I'm off my soapbox now, but it angers me that people would equate this to rape and compare a flipping unwanted episiotomy to it!!!

Share this post


Link to post
Share on other sites

klone has 14 years experience as a MSN, RN and specializes in Women's Health/OB Leadership.

6 Followers; 13,528 Posts; 118,429 Profile Views

You are correct it's about control, but raoe is still not appropriate in this situation. If you have never been raped, you have absolutely no idea.

A woman not having appropriate expectations in childbirth and ending up with an episiotomy when she says oh I don't want one, is not rape. It's not, no matter the semantics people want to use to spin it.

Women all the time come up with these wonderful birth plans they think are supposed to happen exactly the way the want. They don't recognize things can change and they hear how awful medical intervention is. They want to hear accolades from other people about how much of a warrior princess they are. Then things happen not the way they want and they get mad and upset even though I'm sure it's in their best interest and I now I'm hearing the term rape being thrown around. Really?

I'm sure somewhere there is a shady doctor or so taking advantage of a low income, uneducated, women. It's still not rape although it is traumatic. And I don't believe it's common place.

What i I do believe is common is a bunch of self centered women trying to use a term for shock value. And no, if we can charge a murderer in the deaths of two people when a pregnant woman gets murdered, a woman cannot refuse treatment in labor when the baby is now a person. You can't. We charge people all the time with child neglect for not seeking medical care. Same goes here.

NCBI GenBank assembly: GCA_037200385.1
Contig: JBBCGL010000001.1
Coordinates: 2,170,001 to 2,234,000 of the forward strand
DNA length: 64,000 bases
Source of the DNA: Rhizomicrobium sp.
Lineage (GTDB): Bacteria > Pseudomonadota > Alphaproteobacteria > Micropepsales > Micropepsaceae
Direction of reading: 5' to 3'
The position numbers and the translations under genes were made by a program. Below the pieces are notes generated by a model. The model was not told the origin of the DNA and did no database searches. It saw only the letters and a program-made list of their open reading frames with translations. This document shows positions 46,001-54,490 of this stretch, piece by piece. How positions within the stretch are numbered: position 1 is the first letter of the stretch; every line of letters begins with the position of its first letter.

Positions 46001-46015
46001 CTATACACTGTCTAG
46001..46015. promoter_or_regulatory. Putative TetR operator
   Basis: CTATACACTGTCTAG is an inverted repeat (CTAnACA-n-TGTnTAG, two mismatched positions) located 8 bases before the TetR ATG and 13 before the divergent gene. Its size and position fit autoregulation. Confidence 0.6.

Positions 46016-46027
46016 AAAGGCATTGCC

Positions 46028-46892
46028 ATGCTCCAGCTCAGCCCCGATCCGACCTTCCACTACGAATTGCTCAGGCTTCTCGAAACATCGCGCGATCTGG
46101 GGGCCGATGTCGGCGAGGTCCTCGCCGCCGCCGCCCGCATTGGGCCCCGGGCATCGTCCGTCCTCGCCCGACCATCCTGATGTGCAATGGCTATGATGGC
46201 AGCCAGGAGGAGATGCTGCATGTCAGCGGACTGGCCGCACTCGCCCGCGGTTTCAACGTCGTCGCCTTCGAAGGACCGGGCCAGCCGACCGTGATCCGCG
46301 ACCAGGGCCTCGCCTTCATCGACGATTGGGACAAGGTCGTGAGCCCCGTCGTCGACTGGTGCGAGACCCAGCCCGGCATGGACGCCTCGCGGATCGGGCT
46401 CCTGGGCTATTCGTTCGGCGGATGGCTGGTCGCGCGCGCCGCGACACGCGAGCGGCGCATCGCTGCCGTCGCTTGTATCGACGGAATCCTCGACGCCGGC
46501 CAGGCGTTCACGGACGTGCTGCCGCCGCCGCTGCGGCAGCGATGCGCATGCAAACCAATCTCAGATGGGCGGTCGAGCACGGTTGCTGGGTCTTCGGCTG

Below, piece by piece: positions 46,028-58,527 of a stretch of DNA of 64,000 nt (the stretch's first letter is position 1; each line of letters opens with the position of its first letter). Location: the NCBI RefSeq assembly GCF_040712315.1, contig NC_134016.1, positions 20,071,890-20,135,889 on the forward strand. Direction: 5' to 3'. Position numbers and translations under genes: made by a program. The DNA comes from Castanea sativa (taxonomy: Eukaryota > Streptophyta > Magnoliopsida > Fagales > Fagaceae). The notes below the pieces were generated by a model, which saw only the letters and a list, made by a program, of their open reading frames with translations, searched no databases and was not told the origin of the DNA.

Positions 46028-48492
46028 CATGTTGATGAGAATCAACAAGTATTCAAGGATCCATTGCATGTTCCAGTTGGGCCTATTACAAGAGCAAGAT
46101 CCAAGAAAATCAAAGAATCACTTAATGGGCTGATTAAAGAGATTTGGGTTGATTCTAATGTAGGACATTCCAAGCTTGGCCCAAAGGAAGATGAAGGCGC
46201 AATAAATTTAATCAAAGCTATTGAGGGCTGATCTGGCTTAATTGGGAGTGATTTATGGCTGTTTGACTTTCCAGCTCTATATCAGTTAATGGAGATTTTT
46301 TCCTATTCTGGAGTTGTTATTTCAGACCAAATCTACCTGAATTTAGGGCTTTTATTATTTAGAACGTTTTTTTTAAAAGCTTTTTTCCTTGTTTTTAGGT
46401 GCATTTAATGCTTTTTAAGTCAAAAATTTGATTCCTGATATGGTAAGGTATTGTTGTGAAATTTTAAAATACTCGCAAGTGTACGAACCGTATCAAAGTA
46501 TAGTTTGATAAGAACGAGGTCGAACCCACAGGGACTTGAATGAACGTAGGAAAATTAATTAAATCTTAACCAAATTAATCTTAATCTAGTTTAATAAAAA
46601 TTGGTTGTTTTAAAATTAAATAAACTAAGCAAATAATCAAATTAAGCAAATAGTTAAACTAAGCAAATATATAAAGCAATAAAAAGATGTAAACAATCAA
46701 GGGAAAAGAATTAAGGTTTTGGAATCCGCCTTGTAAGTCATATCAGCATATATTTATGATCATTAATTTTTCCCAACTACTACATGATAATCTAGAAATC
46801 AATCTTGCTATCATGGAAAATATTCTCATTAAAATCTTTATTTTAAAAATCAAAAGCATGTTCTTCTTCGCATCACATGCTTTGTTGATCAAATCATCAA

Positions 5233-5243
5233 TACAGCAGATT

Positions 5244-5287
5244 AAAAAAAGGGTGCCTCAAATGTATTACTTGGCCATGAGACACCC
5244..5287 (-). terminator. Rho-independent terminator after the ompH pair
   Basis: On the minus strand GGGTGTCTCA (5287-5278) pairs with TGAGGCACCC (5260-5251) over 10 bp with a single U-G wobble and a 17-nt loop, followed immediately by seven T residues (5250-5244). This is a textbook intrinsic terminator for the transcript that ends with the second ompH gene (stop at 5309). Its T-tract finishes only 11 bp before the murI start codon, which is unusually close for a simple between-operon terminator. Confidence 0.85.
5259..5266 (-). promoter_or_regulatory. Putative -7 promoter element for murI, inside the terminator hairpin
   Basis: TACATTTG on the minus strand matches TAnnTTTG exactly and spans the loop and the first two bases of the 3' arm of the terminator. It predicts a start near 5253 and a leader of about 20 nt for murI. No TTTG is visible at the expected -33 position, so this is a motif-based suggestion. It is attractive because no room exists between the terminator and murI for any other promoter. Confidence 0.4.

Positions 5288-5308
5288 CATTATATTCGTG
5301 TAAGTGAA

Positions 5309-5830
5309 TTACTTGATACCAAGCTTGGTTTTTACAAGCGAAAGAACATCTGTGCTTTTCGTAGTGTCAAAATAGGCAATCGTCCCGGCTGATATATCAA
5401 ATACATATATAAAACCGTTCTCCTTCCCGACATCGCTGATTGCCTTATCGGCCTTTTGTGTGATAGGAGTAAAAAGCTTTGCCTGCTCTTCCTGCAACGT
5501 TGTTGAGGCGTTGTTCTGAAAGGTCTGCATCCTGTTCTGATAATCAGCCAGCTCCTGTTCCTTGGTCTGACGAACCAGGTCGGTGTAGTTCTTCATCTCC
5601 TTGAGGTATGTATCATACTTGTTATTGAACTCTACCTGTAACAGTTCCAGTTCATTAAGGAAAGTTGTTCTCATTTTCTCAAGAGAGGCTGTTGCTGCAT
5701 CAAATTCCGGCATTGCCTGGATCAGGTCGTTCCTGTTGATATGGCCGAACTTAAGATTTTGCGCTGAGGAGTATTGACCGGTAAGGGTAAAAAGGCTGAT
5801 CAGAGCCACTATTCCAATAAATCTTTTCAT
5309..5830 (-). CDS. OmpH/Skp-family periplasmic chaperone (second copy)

I'm off my soapbox now, but it angers me that people would equate this to rape and compare a flipping unwanted episiotomy to it!!!

Holy cow, there is so much wrong with this post that I'm at a loss where to begin.

First, you have NO IDEA what my personal history is with regards to sexual assault, so don't EVEN go there.

Second, YES, a woman CAN REFUSE TREATMENT IN LABOR. Let me repeat, A WOMAN CAN REFUSE TREATMENT IN LABOR. I'm LIVID that you, as a healthcare professional, think otherwise.

Third, I'm not talking merely about an episiotomy, although giving an episiotomy against a woman's wishes is WRONG. I'm talking about a woman CRYING and saying "NO, PLEASE STOP!" and kicking her legs or trying to squirm off the bed while an OB is forcing his hand inside her vagina.

Is it commonplace? No. Does it happen? It sure as **** does. And it doesn't matter if it happens 10% or 1% or 0.001% of the time, it's WRONG and to the woman experiencing it, it FEELS LIKE RAPE and if that's how she wants to describe that feeling of pain, humiliation, powerlessness and fear, then by G-d, I'm going to let her. It takes NOTHING away from my sexual assault to allow her to use that descriptor.